Decision of the Heart

Even after all the appointments, tests and consultations, Stevens was still wrestling with the decision. The TAVR procedure is still relatively new and unknown, which scared her. But the information and preparation she had received on her journey proved vital.

"I hadn't quite made my mind up yet. But I heard someone saying that we're usually afraid of things we don't know, and if we examine the unknown in our lives, it's almost always fine," she says.

"So that's what I told myself. They gave me all the information I needed to know and the chances of me having problems were very minimal. I just felt that all the people on the team were so filled with care and love for me that I had no concerns at all."

So on April 24, 2018, Stevens had her second heart surgery. The first time around, she was in intensive care for a week. This time, Stevens was out of the hospital in two days.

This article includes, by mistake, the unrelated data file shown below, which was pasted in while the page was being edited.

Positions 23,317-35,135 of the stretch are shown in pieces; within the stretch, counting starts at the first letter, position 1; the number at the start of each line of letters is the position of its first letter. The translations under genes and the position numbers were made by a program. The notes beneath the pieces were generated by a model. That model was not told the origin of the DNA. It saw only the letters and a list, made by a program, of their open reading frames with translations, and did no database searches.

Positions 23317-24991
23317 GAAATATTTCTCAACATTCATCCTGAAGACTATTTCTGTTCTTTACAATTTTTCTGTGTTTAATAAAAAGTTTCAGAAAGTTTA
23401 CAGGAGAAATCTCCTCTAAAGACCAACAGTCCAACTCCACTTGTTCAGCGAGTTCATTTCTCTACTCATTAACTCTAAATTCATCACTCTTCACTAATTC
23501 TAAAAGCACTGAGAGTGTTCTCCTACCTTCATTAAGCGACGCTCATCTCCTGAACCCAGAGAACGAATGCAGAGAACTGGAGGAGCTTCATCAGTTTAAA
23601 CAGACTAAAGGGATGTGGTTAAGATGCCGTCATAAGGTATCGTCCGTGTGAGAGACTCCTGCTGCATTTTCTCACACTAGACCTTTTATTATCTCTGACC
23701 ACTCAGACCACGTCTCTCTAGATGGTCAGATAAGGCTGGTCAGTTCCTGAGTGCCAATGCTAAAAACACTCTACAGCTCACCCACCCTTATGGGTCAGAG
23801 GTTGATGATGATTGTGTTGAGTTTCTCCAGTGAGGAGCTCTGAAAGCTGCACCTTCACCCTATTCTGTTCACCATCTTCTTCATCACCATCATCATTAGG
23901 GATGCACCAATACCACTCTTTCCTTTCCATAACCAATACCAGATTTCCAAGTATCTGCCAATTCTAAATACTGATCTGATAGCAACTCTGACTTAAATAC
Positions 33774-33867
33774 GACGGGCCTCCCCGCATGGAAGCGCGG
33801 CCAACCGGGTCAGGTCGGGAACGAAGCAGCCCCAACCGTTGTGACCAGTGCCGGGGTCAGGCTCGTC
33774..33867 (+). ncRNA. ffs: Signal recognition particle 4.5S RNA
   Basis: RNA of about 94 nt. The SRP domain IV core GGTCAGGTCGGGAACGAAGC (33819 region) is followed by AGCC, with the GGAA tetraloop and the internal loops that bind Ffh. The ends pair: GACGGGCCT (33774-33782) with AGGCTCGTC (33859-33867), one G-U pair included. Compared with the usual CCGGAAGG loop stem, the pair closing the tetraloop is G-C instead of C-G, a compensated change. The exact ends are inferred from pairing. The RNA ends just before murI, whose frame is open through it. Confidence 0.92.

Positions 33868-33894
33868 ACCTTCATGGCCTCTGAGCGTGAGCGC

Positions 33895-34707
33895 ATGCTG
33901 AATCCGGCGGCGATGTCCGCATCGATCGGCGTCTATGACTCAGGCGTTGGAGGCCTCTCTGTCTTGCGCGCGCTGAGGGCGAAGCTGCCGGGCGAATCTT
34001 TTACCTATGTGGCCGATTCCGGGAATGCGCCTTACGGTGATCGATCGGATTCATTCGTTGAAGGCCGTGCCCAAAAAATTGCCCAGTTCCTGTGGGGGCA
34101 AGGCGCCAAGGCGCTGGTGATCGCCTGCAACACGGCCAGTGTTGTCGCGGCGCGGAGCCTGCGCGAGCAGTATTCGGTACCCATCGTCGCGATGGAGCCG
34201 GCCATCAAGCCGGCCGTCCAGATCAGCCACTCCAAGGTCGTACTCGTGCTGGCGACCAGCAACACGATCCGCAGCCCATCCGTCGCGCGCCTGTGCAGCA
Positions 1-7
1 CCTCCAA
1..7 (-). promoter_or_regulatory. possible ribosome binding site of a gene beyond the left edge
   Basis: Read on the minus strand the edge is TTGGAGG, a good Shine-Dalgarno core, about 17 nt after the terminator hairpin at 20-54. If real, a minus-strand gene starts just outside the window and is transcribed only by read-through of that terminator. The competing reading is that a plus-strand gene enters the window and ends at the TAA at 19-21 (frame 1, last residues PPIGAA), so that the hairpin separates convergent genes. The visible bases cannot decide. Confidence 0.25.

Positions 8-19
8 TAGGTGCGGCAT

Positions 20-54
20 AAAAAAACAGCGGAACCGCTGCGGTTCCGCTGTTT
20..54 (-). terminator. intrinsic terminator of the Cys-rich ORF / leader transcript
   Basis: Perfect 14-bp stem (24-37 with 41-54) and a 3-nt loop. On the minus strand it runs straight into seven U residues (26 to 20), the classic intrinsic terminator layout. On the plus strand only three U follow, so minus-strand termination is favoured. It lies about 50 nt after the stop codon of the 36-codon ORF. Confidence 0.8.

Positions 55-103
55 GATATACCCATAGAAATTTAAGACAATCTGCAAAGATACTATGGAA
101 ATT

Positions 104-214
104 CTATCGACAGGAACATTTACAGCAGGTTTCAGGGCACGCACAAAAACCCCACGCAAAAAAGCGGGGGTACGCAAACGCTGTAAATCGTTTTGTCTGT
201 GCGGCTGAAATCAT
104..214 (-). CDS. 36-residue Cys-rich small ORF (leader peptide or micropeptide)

"My care afterwards was just magnificent. It was such a short period of time and it was so different from the open heart surgery. I have gotten a lot more energy. I can go for a longer walk without a walker," she says.

Dr. Khan can't take all the credit though. The TAVR procedure greatly reduces recovery time, getting patients back to their normal activities faster. Another important factor: Stevens' positive attitude.

"One thing that is huge is her positive attitude. She has a very positive attitude towards life," he says. "If someone has a positive attitude and tries to get better — that really helps them to heal. That's something every patient should have, but it's something unique to her. She's an amazing person."

The feeling is mutual, Stevens says. She appreciates Dr. Khan and the entire team that helped her through her "TAVR adventure."

"I really have had some wonderful people. The Iowa Clinic has really been good to me. I cannot explain the peace that I had going into that surgery. I just know that I am extremely grateful."

Back to top